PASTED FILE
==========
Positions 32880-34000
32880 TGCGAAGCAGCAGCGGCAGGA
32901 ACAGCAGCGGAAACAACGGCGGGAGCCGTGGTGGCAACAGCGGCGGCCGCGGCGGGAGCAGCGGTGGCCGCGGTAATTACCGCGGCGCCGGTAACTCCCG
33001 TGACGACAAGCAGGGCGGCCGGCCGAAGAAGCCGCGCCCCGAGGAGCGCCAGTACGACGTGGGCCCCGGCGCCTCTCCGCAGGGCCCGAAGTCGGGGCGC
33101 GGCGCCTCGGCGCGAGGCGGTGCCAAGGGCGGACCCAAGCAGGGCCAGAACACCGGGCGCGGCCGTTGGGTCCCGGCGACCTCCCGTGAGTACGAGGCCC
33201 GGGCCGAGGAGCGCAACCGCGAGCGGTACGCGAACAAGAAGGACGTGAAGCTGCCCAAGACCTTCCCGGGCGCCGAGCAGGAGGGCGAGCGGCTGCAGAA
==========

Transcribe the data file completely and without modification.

Positions 32880-34000
32880 TGCGAAGCAGCAGCGGCAGGA
32901 ACAGCAGCGGAAACAACGGCGGGAGCCGTGGTGGCAACAGCGGCGGCCGCGGCGGGAGCAGCGGTGGCCGCGGTAATTACCGCGGCGCCGGTAACTCCCG
33001 TGACGACAAGCAGGGCGGCCGGCCGAAGAAGCCGCGCCCCGAGGAGCGCCAGTACGACGTGGGCCCCGGCGCCTCTCCGCAGGGCCCGAAGTCGGGGCGC
33101 GGCGCCTCGGCGCGAGGCGGTGCCAAGGGCGGACCCAAGCAGGGCCAGAACACCGGGCGCGGCCGTTGGGTCCCGGCGACCTCCCGTGAGTACGAGGCCC
33201 GGGCCGAGGAGCGCAACCGCGAGCGGTACGCGAACAAGAAGGACGTGAAGCTGCCCAAGACCTTCCCGGGCGCCGAGCAGGAGGGCGAGCGGCTGCAGAA